Wednesday Colloquium


"The intriguing Case of the Supergiant Fast X-Ray Transients: an Update"

Pietro Ubertini (Institute for Space Astrophysics and Planetology Rome, Italy)

Supergiant Fast X-ray Transients (SFXTs) are an intriguing subclass of High Mass X-ray Binaries hosting a supergiant companion. They display brief outbursts composed by bright flares lasting a few thousands seconds, during which an X-ray luminosity of 1E36-1E37 erg/s is reached. Their extreme X-ray variability, with a dynamic range of 3 to 5 orders of magnitudes from quiescence to the outburst peak, is still a matter of debate The determination of pulse and orbital periodicities are crucial to cast light on the outburst mechanism and on the evolutionary status of these X-ray binaries. The number of SFXTs where X-ray periodicities have been discovered is indeed continuously growing thanks to timing analysis of large datasets, especially from INTEGRAL/IBIS and Swift/BAT. We will review the most outcome and implication for the physical mechanisms proposed to explain the SFXTs outbursts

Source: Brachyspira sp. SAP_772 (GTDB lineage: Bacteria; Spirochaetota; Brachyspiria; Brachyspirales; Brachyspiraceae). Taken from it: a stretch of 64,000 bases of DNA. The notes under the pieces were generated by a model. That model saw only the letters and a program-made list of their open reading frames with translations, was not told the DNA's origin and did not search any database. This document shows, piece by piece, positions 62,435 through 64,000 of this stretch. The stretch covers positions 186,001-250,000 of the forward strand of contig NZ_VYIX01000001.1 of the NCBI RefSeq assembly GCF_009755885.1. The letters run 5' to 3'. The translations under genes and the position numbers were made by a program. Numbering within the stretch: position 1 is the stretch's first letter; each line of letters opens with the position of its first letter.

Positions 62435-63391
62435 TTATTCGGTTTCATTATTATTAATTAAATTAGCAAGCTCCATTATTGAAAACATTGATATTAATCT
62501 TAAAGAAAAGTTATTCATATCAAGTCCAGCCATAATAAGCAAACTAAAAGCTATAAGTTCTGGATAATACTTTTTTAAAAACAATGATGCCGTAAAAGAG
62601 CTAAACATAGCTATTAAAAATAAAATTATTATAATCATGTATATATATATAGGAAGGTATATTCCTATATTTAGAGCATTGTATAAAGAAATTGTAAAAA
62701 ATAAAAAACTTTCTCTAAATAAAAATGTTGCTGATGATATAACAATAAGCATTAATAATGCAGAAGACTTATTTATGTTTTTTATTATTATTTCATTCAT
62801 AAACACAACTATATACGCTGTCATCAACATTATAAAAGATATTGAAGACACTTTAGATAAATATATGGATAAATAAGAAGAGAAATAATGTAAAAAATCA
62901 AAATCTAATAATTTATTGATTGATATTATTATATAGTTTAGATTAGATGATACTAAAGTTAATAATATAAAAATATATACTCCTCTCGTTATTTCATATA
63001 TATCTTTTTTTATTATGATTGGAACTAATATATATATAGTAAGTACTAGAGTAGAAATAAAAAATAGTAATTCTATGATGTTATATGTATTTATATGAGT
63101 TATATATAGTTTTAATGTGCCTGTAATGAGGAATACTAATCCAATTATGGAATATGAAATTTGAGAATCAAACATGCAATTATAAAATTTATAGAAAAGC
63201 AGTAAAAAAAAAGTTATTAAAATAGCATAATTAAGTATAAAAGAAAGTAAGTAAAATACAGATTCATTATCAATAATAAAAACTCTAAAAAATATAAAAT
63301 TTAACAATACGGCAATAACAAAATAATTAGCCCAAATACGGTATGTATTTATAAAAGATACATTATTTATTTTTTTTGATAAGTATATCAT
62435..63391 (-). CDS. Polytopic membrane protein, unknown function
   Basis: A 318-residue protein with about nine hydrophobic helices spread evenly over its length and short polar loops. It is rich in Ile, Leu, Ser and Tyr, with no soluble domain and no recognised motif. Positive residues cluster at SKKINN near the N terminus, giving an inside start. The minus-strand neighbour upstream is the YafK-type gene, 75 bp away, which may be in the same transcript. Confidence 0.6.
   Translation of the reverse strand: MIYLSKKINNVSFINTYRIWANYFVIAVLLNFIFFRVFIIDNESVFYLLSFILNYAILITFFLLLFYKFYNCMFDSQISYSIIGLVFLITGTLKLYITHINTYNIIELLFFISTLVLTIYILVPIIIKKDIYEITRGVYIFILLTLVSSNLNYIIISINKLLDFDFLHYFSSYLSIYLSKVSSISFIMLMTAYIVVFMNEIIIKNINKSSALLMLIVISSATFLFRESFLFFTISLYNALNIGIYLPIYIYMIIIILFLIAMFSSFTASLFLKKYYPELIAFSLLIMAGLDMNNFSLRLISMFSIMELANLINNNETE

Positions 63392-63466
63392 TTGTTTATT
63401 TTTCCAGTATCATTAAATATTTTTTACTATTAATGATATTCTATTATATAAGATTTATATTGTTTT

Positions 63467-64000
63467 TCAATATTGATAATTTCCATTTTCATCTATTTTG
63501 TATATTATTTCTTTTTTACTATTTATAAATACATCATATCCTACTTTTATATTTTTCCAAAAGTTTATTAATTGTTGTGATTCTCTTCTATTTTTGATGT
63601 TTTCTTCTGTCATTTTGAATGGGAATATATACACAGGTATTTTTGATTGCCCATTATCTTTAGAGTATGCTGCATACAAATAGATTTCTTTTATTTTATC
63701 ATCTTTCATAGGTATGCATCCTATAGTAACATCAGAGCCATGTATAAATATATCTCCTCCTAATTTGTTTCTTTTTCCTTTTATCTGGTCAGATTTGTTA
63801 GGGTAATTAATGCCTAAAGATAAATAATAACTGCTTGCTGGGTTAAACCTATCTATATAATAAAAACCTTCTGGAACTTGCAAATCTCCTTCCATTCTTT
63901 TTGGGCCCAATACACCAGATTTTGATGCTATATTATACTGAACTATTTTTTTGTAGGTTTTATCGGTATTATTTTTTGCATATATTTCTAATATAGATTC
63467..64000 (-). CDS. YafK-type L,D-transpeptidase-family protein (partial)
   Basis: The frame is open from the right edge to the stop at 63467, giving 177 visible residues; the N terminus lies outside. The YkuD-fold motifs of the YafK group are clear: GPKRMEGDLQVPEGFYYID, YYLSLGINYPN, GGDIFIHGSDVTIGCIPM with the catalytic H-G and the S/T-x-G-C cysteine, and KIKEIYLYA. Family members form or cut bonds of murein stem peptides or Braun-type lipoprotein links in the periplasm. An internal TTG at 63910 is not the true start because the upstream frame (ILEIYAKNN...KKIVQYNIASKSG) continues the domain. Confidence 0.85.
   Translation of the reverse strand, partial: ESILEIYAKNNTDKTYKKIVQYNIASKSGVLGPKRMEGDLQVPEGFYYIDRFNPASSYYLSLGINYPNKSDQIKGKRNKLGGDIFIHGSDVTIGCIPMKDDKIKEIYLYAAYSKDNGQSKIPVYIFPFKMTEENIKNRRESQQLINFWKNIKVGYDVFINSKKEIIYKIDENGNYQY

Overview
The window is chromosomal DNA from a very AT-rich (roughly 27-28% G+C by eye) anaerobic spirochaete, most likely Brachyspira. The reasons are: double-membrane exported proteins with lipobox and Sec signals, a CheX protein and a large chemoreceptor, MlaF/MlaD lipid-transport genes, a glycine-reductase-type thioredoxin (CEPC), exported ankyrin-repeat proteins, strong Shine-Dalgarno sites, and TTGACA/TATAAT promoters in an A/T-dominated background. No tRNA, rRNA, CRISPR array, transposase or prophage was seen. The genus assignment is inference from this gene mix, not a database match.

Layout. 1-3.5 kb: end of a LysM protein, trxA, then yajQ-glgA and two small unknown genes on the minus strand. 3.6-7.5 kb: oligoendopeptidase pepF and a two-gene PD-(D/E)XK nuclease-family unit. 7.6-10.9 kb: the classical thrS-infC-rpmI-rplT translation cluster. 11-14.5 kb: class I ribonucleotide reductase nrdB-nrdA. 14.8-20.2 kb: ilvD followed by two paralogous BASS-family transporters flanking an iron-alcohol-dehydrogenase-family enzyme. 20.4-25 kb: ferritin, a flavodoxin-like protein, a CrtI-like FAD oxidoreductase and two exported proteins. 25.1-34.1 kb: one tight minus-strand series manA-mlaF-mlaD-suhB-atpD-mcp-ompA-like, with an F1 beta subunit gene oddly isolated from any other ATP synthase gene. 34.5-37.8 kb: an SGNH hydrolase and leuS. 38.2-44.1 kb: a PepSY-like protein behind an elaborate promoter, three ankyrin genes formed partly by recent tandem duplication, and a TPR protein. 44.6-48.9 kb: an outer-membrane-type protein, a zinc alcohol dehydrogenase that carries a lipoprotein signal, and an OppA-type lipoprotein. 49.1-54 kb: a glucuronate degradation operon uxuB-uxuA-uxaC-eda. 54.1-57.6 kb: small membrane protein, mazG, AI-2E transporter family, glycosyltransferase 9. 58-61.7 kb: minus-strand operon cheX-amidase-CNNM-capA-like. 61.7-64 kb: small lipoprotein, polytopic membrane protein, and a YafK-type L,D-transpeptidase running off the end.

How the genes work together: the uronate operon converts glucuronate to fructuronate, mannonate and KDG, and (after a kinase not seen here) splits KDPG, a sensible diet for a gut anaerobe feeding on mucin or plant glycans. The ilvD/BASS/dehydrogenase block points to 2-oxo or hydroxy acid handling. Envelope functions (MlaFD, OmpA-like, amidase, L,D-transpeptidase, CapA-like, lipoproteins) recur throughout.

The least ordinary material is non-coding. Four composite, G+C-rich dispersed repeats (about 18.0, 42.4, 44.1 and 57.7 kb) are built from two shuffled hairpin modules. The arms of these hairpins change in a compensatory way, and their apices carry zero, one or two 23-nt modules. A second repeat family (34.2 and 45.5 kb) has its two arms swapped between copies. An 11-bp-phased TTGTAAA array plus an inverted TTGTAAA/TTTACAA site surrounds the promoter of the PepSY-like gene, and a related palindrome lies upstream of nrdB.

"Investigation of the Orientation of Galaxies in Structures"

Włodzimierz Godłowski (Opole University)

The investigation of the orientation of galaxies is a standard test of scenarios of galaxies’ formation, because different theories of galaxy formation make different predictions regarding to the angular momentum of galaxies. We analyzed the orientation of galaxy groups in the Local Supercluster (LSC). It is strongly correlated with the distribution of neighboring groups in the scale till about 20 Mpc. Moreover, we analyzed the orientation of galaxies in groups and clusters. The results show the dependence of alignments with respect to clusters richness. The implication of the results for theory of galaxy formation is discussed as well.


"Confessions of an ex-astrophysicist"

Marek Gierlinski (College of Life Sciences, University of Dundee)

I used to be an astrophysicist. Three years ago I took the plunge and got a new career in bioinformatics. In this talk I will explain what bioinformatics is about, why biologists need bioinformaticians and why (attention students!) physicists are highly sought after. I will share my personal view on modern life sciences. Biology is now a far cry from clichéd butterfly counting and in recent years has been completely transformed by cutting-edge technologies. I will focus on one particular example and describe how DNA sequencing works and show how it revolutionised our understanding of living systems.


"The luminous fate of the EROS-2 data…"

Jean-Baptiste Marquette (Institut d'Astrophysique, Paris)